Teresa Anderson

Poet Teresa Anderson died on Jan. 8. Anderson was a newcomer from Kansas and Oklahoma when West End Press published her book of poems “Speaking in Sign” in 1978. Her lyrical voice, gentle manner, political awareness, and physical beauty came together in the strength and uncommon wisdom of her poems; she soon became a noteworthy member of the mid-western poetry scene of the late ’70s. In 1980, Terri translated Pablo Neruda’s last book of poems, “Incitation al Nixonicidio y Alabanza de la Revolucion Chilena” (A Call for the Destruction of Nixon and Praise for the Chilean Revolution) for West End Press.

At the beginning of the new millennium, Terri was struck by cancer of the spine before her 50th birthday. She survived under great pain and physical hardship, continuing to write, travel as she was able, and record her works on DVD, thanks in part to the skill and dedication of her husband, Michael Swite.

Sanora Babb

Sanora Babb, 98, passed away on Dec. 31 at her home in Hollywood. In the 1930s Babb was a journalist for The Associated Press, wrote short stories for literary magazines, and was a radio scriptwriter. She reported on the Spanish Civil War for the British journal This Week and worked as an assistant to Tom Collins, manager of the Farm Security Administration in California, during the Depression.

Later she married the film director James Wong Howe. She continued to reside in Hollywood after his death.

Babb’s best-known book, “Whose Names Are Unknown,” chronicles the life of Oklahoma Dust Bowl migrants. It was scheduled for publication by Random House in 1939 until the company received word that John Steinbeck’s “The Grapes of Wrath,” which like Babb’s book used the field notes of Tom Collins as a background source, was due to be published later the same year. Random House decided as a result to withdraw Babb’s book, the more radical work of the two, from publication. Her manuscript languished until it caught the attention of Marxist scholar Alan Wald in the 1980s. It was finally published by the University of Oklahoma Press in 2005.

Al ‘Grandpa’ Lewis

Actor and lifelong left-wing political activist Al Lewis, who played “Grandpa” on the television show “The Munsters,” died on Feb. 3. He was 82.

Lewis, born Albert Meister, grew up in Brooklyn, N.Y. Not sure on a career, he tried his hand at several different professions, including circus performing, sales, waiting tables and owning a poolroom. He also earned a Ph.D. in child psychology from Columbia University. After his television and movie career took off, he operated a successful restaurant in Greenwich Village, appropriately named “Grandpa’s.”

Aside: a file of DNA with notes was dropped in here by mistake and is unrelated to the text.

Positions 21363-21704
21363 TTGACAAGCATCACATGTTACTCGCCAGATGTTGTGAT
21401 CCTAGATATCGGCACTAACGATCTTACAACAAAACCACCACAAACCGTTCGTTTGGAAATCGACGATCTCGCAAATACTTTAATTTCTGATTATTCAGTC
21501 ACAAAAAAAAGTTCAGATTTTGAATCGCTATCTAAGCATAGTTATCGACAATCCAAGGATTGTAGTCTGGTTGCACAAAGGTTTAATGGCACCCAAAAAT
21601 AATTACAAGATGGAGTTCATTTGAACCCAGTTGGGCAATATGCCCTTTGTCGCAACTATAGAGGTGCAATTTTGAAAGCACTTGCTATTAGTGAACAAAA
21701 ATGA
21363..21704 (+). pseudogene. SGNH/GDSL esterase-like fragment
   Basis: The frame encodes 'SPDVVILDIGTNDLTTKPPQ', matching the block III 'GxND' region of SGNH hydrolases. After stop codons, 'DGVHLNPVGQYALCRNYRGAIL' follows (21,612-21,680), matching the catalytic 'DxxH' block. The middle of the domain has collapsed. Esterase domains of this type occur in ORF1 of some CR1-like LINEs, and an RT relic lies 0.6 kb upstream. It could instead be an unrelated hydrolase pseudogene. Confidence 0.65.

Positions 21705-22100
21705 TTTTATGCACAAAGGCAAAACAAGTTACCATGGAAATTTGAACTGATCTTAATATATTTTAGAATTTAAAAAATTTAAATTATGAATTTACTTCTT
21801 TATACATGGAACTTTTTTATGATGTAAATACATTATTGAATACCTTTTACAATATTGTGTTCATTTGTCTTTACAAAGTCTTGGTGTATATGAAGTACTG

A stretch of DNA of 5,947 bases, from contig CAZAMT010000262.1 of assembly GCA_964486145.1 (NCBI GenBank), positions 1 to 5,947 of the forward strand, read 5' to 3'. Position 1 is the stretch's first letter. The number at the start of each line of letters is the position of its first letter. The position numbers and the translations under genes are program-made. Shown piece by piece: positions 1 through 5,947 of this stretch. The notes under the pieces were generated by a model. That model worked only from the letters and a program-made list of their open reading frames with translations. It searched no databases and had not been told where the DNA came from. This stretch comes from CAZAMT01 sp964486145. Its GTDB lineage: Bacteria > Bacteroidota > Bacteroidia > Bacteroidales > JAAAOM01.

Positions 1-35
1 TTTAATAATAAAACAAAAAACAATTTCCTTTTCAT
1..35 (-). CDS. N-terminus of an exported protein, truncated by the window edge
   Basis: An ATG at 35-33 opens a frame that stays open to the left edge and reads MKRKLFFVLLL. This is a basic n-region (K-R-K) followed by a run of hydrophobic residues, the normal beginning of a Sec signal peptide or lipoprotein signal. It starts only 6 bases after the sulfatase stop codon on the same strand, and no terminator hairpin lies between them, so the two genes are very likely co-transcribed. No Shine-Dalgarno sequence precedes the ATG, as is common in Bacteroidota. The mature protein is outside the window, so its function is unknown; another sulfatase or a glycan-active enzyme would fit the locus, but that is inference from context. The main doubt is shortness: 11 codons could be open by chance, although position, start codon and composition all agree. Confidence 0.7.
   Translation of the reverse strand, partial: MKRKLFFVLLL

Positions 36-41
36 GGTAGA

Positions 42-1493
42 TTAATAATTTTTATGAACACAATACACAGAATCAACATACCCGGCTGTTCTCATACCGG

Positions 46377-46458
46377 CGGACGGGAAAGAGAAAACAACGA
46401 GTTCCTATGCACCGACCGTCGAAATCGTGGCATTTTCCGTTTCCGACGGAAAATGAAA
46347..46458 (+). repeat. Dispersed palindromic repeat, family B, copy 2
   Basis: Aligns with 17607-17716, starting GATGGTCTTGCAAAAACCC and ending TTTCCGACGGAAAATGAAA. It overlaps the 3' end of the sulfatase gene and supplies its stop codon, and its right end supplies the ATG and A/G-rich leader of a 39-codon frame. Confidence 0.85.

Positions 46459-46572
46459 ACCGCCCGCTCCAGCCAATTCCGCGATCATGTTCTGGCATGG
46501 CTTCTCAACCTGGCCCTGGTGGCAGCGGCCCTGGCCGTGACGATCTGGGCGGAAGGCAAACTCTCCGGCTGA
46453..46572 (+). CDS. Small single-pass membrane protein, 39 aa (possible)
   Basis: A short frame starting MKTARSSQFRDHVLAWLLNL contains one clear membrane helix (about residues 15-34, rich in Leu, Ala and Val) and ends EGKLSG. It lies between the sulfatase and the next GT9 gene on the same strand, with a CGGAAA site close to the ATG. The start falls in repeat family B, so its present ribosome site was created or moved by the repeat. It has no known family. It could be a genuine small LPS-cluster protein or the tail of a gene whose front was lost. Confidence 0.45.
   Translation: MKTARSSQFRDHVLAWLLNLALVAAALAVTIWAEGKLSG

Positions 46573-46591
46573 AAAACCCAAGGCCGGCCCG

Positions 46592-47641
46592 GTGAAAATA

Lewis was a staunch fighter against the anticommunist witch hunts known as McCarthyism and had been involved in the struggle to save the Rosenbergs.

In 1998, Lewis ran as the Green Party candidate against New York Gov. George Pataki. Lewis campaigned against what he said were severe drug laws and the death penalty, garnering more than 52,000 votes. Lewis is survived by his wife, Karen Ingenthron-Lewis, three sons and four grandchildren.

Henry Siegel

Henry Siegel, union electrician of Cleveland, died Dec. 28 at age 86. Father, grandfather and great-grandfather, Siegel was a lifelong member of the International Brotherhood of Electrical Workers and devoted his life to the cause of human liberty, justice, peace and freedom. He was known as a caring person, putting his expertise as an electrician to work rewiring old houses and other kinds of help for friends and families in need.

“Henry believed that life, liberty, and the pursuit of happiness, as envisioned and guaranteed by our nation’s forefathers, depended on an informed citizenry, and for this, a free press,” said Wally Kaufman, chairman of the Ohio Communist Party. “His greatest passion was supporting his favorite newspaper, the People’s Weekly World, with yard sales and barbecue dinners on his front lawn.”

Siegel, who joined the Young Communist League as a teenager, devoted his life to social change and socialism. “Always a participant in struggle, workers walking picket lines fighting for union rights and contracts, and peace activists demonstrating to stop unjust wars, could always count on Henry to be there with them,” Kaufman said.

Siegel was committed to the struggle against racism and believed that freedom meant justice and equality for all people. He was a proud descendant of General Franz Siegel, a general in the Union army in the war to abolish slavery.